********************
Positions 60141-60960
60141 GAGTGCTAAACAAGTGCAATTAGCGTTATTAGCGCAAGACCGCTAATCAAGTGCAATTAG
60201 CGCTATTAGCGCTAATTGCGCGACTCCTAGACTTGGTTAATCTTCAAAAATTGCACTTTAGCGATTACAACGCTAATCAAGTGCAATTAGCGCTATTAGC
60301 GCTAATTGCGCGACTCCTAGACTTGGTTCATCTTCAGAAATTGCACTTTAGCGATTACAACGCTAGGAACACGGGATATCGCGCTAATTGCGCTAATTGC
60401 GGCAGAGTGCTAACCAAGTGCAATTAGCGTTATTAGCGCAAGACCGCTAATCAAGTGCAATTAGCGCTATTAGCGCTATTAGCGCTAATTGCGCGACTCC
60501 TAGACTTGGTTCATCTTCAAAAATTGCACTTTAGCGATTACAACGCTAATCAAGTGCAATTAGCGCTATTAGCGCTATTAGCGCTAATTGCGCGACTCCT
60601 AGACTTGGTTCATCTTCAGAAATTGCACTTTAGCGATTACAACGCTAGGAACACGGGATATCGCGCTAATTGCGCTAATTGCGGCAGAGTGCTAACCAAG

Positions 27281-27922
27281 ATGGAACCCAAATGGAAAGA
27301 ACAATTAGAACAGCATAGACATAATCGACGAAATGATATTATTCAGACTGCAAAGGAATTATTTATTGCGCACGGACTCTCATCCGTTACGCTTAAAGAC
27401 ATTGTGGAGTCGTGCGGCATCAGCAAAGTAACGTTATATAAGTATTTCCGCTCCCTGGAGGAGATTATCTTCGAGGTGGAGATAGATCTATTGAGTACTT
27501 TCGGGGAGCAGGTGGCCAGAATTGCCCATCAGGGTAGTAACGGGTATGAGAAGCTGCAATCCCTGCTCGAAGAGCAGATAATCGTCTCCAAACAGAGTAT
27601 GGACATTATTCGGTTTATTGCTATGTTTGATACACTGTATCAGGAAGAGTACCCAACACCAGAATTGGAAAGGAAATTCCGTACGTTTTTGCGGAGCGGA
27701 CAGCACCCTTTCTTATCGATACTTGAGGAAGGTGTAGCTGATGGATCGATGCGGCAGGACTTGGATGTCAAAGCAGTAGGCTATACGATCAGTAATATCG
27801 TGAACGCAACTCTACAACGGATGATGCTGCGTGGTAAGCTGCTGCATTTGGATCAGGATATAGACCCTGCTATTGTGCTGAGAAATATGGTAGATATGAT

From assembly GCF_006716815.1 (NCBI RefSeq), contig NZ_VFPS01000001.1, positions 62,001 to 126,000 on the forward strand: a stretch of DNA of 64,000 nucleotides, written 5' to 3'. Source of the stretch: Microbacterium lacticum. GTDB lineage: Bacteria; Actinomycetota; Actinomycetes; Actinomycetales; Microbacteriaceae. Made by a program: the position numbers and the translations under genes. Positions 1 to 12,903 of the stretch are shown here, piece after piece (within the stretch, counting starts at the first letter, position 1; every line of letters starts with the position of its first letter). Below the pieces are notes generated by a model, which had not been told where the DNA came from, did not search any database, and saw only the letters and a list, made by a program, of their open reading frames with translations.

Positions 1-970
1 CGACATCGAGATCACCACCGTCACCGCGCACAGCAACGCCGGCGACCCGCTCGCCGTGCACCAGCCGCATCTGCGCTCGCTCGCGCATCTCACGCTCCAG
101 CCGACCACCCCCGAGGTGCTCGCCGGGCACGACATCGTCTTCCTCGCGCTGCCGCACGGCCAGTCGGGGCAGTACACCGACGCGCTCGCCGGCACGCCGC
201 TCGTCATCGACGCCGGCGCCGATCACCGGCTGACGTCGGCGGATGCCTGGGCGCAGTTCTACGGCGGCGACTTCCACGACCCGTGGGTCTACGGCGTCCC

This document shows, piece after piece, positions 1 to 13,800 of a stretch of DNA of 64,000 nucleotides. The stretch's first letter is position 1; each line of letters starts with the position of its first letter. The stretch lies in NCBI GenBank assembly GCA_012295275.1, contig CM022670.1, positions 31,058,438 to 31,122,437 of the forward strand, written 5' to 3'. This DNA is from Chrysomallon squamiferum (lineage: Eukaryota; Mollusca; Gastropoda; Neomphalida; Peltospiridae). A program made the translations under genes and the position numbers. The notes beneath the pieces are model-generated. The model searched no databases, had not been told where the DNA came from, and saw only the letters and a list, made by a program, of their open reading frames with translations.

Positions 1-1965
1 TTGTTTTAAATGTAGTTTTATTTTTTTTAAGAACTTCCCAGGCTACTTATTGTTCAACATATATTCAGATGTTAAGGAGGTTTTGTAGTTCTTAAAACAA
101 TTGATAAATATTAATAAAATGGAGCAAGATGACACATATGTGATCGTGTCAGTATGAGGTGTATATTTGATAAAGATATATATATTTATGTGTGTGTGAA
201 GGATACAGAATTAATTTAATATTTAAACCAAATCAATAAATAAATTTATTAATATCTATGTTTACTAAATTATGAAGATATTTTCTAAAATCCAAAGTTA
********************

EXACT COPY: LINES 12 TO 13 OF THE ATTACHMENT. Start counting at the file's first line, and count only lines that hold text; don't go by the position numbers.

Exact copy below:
27501 TCGGGGAGCAGGTGGCCAGAATTGCCCATCAGGGTAGTAACGGGTATGAGAAGCTGCAATCCCTGCTCGAAGAGCAGATAATCGTCTCCAAACAGAGTAT
27601 GGACATTATTCGGTTTATTGCTATGTTTGATACACTGTATCAGGAAGAGTACCCAACACCAGAATTGGAAAGGAAATTCCGTACGTTTTTGCGGAGCGGA